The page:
Compensation Questions Answered

Compensation Questions Answered

by Ed Shanaphy, USPTA, PTR

It’s the age old question: What should be a tennis professional’s compensation? Is your club paying too much for that junior tennis instructor, that Pilates instructor, or is your department head at tennis or fitness leaving annually because the compensation package is just too low for your region?

There are so many ways to slice a pie, there seems to be no clear industry standard as to what a “regular” compensation package should be for an instructor or a Director of Tennis or Fitness. With on-court revenue splits, independent contractor versus employee status, and with non-profit 501(c)7 clubs competing within the same personnel talent pool against for-profit clubs and corporations, the question will forever be at the forefront of our industry when hiring that new staff member.

What Is The Role Worth To The Club And Its Membership?

Perhaps the first question we should ask when looking at this issue is the following: What does the club and its governors think the actual director’s job is worth? When considering this point of view, take into account the region, the size of the club and its membership, the revenue of the program over the past several years, and get comps. By comps we mean just that – you don’t buy a house without investigating comparable houses and their selling points in the area. We should do the same in terms of filling a Director of Tennis or Fitness position. Call the other clubs in the area, and find out how they have compensated their department head and look at their program size and membership numbers at the same time.

Two things about garnering comps. Remember that your department head should be more of an administrative position at your club than an instructor. Instructors are on a different pay scale. What do marketing managers and marketing directors at similar roles make in the area? If a talented director, he or she could take one of those roles as well. And also note that not all clubs are non-profits. The compensation package for a director of tennis for Club Corp, a Dallas, Texas company which owns over 200 clubs across the nation, will be severely different from a non-profit country club in one region. Club Corp looks at their centralized budget, costs and purchasing in Dallas which affects their compensation package while filling a position, say, in Riverwoods, IL.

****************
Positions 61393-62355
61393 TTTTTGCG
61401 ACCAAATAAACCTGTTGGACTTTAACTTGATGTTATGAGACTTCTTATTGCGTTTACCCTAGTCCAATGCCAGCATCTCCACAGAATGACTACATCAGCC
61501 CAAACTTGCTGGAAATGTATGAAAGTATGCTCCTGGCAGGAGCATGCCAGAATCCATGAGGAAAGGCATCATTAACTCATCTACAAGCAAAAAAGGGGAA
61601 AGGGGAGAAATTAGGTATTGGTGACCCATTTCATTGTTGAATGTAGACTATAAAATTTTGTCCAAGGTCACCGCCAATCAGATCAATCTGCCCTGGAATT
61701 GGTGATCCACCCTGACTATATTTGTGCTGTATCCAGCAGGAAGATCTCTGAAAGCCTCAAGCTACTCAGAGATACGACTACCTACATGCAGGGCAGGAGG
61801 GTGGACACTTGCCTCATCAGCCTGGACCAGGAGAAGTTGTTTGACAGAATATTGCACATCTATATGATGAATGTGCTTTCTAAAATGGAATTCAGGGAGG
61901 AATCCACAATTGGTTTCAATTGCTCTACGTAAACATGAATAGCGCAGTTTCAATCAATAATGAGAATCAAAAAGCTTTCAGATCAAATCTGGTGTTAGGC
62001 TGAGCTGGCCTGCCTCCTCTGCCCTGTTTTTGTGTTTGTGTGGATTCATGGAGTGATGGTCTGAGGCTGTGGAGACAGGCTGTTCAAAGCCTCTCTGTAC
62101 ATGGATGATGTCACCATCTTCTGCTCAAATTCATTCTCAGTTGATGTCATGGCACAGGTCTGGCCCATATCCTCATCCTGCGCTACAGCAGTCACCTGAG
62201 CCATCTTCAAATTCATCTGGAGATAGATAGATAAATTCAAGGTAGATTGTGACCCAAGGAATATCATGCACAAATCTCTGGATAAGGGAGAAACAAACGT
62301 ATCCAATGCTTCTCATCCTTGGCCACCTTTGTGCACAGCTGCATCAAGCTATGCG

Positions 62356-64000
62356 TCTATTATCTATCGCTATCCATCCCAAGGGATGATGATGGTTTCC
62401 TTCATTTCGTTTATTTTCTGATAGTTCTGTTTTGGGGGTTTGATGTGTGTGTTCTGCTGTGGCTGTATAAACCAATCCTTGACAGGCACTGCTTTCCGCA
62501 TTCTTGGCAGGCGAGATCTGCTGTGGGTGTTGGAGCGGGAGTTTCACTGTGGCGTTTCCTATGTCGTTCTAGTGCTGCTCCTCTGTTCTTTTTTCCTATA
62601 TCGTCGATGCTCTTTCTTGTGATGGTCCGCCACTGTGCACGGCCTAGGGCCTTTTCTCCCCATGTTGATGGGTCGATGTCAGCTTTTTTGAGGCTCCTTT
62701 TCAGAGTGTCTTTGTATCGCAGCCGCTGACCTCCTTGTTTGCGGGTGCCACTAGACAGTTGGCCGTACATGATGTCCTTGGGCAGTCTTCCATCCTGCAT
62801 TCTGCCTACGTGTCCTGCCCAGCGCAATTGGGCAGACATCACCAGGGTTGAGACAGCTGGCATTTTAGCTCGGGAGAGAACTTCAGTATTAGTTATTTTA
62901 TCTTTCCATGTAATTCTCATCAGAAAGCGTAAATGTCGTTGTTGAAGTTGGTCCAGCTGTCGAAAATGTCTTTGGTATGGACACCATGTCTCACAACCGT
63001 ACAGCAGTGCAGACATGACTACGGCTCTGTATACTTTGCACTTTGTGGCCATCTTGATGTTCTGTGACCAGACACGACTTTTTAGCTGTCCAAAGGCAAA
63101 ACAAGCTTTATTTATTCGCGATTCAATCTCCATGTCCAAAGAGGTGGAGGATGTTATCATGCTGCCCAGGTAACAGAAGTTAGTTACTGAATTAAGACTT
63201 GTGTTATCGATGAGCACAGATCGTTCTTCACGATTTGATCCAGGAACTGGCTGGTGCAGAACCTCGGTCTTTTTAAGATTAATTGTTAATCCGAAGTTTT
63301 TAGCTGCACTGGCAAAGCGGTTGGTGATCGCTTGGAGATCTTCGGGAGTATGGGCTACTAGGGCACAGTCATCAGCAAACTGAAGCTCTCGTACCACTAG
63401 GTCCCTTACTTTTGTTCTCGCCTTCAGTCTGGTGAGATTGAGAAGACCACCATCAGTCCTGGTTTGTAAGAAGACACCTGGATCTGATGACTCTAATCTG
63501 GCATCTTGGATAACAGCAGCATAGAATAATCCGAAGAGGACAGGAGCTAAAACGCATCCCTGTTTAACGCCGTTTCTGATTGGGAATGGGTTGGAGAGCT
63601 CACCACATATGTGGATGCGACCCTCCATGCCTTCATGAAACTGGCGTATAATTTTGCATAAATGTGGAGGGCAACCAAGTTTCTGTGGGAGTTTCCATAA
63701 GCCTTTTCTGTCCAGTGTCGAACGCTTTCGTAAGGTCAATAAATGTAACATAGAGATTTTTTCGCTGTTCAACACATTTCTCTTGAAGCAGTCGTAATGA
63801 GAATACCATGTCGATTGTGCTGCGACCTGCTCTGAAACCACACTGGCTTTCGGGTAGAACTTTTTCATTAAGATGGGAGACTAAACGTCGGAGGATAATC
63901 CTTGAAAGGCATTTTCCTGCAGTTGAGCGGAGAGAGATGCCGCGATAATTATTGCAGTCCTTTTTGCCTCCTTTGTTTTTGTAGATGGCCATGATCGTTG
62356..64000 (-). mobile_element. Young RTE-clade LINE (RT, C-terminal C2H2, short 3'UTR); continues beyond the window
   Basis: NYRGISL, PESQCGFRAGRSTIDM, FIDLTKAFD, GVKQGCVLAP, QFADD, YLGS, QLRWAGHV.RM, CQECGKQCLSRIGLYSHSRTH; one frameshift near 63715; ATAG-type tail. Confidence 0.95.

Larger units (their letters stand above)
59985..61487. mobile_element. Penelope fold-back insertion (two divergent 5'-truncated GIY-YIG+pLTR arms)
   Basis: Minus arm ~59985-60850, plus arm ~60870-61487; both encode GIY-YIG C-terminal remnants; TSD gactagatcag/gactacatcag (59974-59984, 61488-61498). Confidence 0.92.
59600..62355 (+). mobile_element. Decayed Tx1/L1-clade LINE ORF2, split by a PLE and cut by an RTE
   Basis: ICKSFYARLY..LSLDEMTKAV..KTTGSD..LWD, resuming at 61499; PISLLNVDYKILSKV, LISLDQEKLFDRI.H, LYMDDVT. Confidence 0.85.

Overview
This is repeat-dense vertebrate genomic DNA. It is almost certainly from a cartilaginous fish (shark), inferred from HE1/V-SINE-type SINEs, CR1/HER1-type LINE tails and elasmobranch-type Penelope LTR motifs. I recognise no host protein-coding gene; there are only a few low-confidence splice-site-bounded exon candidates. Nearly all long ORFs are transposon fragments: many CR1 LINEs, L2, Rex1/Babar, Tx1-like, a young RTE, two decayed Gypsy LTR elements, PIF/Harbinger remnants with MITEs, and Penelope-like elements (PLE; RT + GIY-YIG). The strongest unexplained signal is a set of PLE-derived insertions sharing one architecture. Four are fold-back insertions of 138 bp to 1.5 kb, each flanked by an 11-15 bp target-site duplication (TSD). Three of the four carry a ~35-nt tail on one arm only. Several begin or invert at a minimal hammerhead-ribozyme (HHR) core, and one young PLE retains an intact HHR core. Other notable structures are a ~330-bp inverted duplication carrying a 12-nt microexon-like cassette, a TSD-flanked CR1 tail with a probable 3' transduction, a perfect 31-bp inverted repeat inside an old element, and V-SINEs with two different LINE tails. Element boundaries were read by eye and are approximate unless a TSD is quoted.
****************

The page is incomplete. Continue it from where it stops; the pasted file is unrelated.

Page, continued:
How Much Control Does The Club Require Over Its Director?

How much control do you desire as a club over your Tennis or Fitness Director? This answer will dictate whether, in some respects, you have your department head as a contracted employee of the club or serving as an independent contractor to the club. In some instances, your hire will make this decision for you and will demand to be one or the other, if given a choice.

Another variable is the cost basis of the position to the club? Is the club offering benefits, such as a 401k retirment plan, health and dental coverage, and life insurance to key department heads that work year-round? For seasonal clubs, is the position requiring housing that is paid, as a benefit in kind whether as an independent contractor or employee, on behalf of the worker by the club? This is all part of the compensation package and should be considered part of the entire employee’s cost to the club.